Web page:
Interviews - Jamie

Location: Oregon
Age: Late 20s
Profession: Insurance professional
Score: 77
College major: Business

Study Method
Jamie said that his studying was rushed because his company needed him to acquire his Series 63 license quickly. As a result, all of his studying was done within 30 days of the exam. He studied by himself for one week and then took a four-day seminar. Then he studied with a few people from his firm for the remainder of the time. Jamie thought the class he took was outstanding and did not feel that he would have passed the test without it. He mentioned that the instructor outlined how to pass the exam and what subjects to study the most.

Exam Question Recall
Jamie felt 40-50% of the test related directly to the Uniform Securities Act and law.

In addition, he mentioned that there were some questions on the exam that were not in his study materials. However, they were mostly common sense questions. As he recalls, the mystery questions had to do with investment companies.

He said, "There's going to be stuff on the test that you will not see in the study materials. However, with a little common sense, the questions are easily passable."

Most importantly, Jamie mentioned that time matters. "It's extremely important to budget your time on the exam and constantly watch the clock."

Jamie also related a negative experience. He mentioned that he readily used the "flag" function to mark questions for review. He marked five for review, but when he came to the end of the exam, and went back to review his flagged question, the computer came back with 12, although he only recalled marking five. He thinks the program mistakenly marked several extra questions.

After the exam, Jamie spoke to a friend who related the same experience. Both did not report the problem, as they were afraid they would have to retake the exam. If this is truly a problem, it could still exist.

Author Comments:
If the "flagging" problem does exist, there is a simple solution. As you work through the test and flag questions for review, remember to check your flagged questions as you mark new ones. By this I mean, use the review function, which you should have access to at any point during the exam to ensure that the number of questions you flagged for review truly to add up to the same amount the computer is tallying. More than likely, this was human error; Jamie may have unknowingly flagged several questions, thus causing the discrepancy. If you check the tally of flagged questions while you work through the exam and suddenly find an additional flagged question, you can record the problem and make specific note of it at the end of the exam. Moreover, by doing so, you will help save future exam participants from the same headache. Call it good test karma.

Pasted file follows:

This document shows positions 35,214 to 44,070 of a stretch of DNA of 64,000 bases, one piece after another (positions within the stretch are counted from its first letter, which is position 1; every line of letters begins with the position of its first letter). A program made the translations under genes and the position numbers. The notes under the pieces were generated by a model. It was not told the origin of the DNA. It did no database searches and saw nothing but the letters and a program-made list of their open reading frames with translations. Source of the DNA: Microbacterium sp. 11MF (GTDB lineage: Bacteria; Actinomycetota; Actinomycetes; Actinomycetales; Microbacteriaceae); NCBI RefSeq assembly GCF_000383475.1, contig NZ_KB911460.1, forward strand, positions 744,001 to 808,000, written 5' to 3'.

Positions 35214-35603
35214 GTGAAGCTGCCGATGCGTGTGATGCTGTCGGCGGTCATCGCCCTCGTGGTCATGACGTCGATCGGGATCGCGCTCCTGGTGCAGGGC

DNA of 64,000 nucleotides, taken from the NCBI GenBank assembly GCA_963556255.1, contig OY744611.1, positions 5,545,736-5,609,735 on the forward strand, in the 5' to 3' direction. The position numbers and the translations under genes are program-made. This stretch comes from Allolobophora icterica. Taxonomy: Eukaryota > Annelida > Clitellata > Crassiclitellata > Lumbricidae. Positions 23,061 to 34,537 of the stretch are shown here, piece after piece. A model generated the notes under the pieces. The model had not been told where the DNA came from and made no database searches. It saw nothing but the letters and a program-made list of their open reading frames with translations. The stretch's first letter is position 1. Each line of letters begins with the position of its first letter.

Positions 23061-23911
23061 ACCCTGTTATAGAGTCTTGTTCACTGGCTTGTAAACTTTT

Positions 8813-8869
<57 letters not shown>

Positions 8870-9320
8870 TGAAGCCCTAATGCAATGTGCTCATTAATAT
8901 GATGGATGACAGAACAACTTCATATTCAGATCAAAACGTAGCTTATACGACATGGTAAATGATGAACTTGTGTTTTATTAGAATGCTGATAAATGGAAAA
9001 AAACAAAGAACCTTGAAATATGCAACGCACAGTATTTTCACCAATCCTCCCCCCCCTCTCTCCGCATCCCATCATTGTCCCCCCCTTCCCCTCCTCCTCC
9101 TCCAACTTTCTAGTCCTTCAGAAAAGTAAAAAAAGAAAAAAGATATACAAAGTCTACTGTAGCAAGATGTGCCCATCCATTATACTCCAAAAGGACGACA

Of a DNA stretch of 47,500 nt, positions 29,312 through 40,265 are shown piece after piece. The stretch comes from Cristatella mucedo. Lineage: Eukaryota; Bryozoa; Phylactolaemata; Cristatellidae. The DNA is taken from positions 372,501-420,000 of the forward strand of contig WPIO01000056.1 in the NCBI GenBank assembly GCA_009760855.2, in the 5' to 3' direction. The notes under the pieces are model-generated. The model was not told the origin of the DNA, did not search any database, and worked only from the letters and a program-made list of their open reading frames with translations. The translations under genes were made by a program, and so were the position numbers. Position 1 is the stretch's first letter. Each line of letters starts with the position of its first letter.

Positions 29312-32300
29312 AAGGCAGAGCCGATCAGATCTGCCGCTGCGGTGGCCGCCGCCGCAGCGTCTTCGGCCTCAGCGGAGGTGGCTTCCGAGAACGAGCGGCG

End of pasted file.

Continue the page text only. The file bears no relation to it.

Final Words of Advice
Take a class. The problem with using only a study guide is that you do not know what matters the most. Jamie looked at several study guides and felt overwhelmed by the amount of material to cover. In other words, he felt like there was so much material in the study guides that he didn't even know where to start. This is a likely scenario for many test participants. While the material certainly is not complicated, there is quite a bit of it. It is important at this stage to take a step back, take a deep breath and just try to bite off small pieces at a time.

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